A 14-Year-Long Oil Spill in the Gulf of Mexico Verges on Becoming One of the Worst in US History

Credit: Oscar Garcia-Pineda/The Washington Post
An aerial image of an oil slick in the Gulf of Mexico, taken on 28 April 2018.

An oil spill that has been quietly leaking millions of barrels into the Gulf of Mexico has gone unplugged for so long that it now verges on becoming one of the worst offshore disasters in US history.

Between 300 and 700 BOPD have been spewing from a site 12 miles off the Louisiana coast since 2004, when an oil-production platform owned by Taylor Energy sank in a mudslide triggered by Hurricane Ivan. Many of the wells have not been capped, and federal officials estimate that the spill could continue through this century. With no fix in sight, the Taylor offshore spill is threatening to overtake BP’s Deepwater Horizon disaster as the largest ever.

As oil continues to spoil the Gulf, the Trump administration is proposing the largest expansion of leases for the oil and gas industry, with the potential to open nearly the entire outer continental shelf to offshore drilling. That includes the Atlantic coast, where drilling hasn’t happened in more than a half century and where hurricanes hit with double the regularity of the Gulf.

Expansion plans come despite fears that the offshore oil industry is poorly regulated and that the planet needs to decrease fossil fuels to combat climate change, as well as the knowledge that 14 years after Ivan took down Taylor’s platform, the broken wells are releasing so much oil that researchers needed respirators to study the damage.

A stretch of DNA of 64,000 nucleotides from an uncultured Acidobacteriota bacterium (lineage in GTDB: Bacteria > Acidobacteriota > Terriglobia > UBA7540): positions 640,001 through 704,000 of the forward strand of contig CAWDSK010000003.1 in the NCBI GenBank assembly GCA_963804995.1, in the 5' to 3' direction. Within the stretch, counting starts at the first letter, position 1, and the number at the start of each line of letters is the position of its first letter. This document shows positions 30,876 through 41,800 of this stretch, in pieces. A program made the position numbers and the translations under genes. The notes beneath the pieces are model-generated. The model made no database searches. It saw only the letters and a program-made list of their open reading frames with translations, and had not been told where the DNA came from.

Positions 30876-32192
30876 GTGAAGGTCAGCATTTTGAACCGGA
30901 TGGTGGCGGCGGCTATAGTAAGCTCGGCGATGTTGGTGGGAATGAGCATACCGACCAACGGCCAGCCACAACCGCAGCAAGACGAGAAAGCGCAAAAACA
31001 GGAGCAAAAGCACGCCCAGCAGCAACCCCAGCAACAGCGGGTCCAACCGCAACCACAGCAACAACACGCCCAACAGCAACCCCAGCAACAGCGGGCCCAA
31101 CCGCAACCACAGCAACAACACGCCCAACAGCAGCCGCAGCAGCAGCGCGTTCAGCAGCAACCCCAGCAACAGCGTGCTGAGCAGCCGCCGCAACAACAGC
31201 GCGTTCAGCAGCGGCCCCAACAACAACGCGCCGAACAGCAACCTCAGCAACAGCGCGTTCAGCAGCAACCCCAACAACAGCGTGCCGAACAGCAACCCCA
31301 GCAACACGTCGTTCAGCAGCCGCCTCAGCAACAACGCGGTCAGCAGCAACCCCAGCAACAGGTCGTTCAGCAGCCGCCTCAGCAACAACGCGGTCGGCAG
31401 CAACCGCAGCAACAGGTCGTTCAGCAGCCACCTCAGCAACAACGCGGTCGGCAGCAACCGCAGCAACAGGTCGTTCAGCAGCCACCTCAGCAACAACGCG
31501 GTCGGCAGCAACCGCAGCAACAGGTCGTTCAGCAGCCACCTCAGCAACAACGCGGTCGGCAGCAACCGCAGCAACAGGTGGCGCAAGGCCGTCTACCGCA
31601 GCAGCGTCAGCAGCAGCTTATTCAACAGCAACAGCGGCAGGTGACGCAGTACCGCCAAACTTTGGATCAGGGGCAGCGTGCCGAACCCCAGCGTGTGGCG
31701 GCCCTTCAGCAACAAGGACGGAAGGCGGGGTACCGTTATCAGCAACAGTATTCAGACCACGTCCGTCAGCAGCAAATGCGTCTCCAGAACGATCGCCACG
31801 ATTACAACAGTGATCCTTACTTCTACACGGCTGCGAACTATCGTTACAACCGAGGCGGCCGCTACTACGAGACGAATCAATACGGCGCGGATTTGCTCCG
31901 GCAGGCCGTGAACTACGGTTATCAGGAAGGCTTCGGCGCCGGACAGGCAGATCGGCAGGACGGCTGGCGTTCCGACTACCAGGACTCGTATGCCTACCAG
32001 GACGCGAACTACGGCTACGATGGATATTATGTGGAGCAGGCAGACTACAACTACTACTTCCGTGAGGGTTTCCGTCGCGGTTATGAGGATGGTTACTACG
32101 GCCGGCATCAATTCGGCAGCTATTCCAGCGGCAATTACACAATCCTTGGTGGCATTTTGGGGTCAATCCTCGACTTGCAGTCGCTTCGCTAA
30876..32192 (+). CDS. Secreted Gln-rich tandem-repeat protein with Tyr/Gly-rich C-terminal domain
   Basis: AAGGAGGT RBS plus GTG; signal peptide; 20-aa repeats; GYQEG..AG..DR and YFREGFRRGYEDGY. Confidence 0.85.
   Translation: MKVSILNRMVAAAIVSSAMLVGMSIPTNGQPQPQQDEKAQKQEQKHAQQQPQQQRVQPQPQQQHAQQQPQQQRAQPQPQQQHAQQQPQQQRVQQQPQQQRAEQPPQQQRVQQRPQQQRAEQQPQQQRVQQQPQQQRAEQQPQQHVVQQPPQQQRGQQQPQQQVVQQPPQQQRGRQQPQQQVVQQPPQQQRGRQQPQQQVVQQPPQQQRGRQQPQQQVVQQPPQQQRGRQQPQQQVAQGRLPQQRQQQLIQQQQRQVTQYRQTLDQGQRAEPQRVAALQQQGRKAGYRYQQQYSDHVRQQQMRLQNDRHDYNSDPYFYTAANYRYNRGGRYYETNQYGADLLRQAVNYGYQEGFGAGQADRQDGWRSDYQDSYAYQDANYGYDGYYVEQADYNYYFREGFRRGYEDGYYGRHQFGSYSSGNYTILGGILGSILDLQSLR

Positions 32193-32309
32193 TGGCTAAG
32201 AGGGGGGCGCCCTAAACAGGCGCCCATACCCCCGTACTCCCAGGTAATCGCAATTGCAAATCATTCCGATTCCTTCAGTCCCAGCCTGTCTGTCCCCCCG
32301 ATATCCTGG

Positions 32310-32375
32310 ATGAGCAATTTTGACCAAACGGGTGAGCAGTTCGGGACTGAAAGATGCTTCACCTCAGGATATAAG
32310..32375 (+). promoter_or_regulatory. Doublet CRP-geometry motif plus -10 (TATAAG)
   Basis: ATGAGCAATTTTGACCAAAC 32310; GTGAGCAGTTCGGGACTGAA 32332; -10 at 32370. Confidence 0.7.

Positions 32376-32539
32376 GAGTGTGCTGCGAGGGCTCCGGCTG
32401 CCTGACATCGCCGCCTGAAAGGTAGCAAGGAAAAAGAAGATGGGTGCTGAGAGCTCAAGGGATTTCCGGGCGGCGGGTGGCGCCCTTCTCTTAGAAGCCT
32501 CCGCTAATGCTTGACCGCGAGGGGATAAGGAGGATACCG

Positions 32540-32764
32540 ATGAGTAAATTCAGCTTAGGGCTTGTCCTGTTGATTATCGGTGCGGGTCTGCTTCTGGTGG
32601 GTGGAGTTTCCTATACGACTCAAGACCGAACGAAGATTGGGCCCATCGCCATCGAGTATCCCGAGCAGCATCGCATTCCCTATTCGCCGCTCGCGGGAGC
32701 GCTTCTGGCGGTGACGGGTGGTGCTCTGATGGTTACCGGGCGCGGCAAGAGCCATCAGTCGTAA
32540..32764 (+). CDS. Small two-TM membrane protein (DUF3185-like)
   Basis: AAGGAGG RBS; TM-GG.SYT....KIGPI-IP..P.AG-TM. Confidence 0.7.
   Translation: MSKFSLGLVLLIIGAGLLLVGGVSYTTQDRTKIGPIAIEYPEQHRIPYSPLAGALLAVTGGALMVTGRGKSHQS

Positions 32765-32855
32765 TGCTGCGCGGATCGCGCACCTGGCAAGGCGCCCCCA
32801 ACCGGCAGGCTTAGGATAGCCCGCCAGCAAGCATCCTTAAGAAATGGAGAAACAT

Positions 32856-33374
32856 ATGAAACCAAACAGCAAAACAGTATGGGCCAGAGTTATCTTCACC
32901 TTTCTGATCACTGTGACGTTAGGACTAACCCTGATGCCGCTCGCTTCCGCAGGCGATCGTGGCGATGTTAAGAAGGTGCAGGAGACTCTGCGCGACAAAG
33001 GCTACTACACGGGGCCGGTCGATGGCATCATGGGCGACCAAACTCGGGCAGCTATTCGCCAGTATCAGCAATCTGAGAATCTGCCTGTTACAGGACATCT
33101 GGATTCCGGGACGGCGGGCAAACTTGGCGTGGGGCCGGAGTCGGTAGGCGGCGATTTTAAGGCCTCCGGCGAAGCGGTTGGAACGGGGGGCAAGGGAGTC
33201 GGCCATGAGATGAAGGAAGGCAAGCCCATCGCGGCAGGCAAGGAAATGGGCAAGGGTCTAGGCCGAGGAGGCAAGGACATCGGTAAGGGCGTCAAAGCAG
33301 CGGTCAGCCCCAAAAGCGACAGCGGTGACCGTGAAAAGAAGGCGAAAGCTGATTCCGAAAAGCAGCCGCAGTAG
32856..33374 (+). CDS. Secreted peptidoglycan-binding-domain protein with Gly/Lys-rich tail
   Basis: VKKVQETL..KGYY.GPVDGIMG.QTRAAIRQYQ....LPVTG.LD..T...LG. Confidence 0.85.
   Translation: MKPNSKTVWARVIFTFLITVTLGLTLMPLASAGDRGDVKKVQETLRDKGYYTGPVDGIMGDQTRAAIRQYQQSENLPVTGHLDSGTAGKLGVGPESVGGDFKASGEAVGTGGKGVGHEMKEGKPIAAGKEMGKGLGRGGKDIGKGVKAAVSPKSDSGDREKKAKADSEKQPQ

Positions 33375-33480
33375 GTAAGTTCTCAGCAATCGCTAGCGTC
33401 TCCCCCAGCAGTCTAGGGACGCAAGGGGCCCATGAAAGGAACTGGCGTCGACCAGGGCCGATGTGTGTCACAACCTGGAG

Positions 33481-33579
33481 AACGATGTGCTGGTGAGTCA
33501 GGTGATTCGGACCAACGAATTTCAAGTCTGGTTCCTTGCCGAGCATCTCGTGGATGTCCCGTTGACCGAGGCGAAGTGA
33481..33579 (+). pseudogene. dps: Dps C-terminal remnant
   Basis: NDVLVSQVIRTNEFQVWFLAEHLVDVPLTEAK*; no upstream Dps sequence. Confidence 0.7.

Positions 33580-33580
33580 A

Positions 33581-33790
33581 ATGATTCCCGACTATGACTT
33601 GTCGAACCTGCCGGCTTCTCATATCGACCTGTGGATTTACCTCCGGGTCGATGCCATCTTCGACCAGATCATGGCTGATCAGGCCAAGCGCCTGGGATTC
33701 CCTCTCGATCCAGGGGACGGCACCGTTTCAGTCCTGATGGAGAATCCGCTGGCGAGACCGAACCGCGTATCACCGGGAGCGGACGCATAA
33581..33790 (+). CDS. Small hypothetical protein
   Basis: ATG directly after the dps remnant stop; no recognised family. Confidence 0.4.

“I don’t think people know that we have this ocean in the United States that’s filled with industry,” said Scott Eustis, an ecologist for the Gulf Restoration Network, as a six-seat plane circled the spill site on a flyover last summer. On the horizon, a forest of oil platforms rose up from the Gulf’s waters, and all that is left of the doomed Taylor platform are rainbow-colored oil slicks that are often visible for miles. He cannot imagine similar development in the Atlantic, where the majority of coastal state governors, lawmakers, attorneys general, and residents have aligned against the administration’s proposal.

The Taylor Energy spill is largely unknown outside Louisiana because of the company’s effort to keep it secret in the hopes of protecting its reputation and proprietary information about its operations, according to a lawsuit that eventually forced the company to reveal its cleanup plan. The spill was hidden for 6 years before environmental watchdog groups stumbled on oil slicks while monitoring the BP Deepwater Horizon disaster a few miles north of the Taylor site in 2010.

The Interior Department is fighting an effort by Taylor Energy to walk away from the disaster. The company sued Interior in federal court, seeking the return of about $450 million left in a trust it established with the government to fund its work to recover part of the wreckage and locate wells buried under 100 ft of muck.

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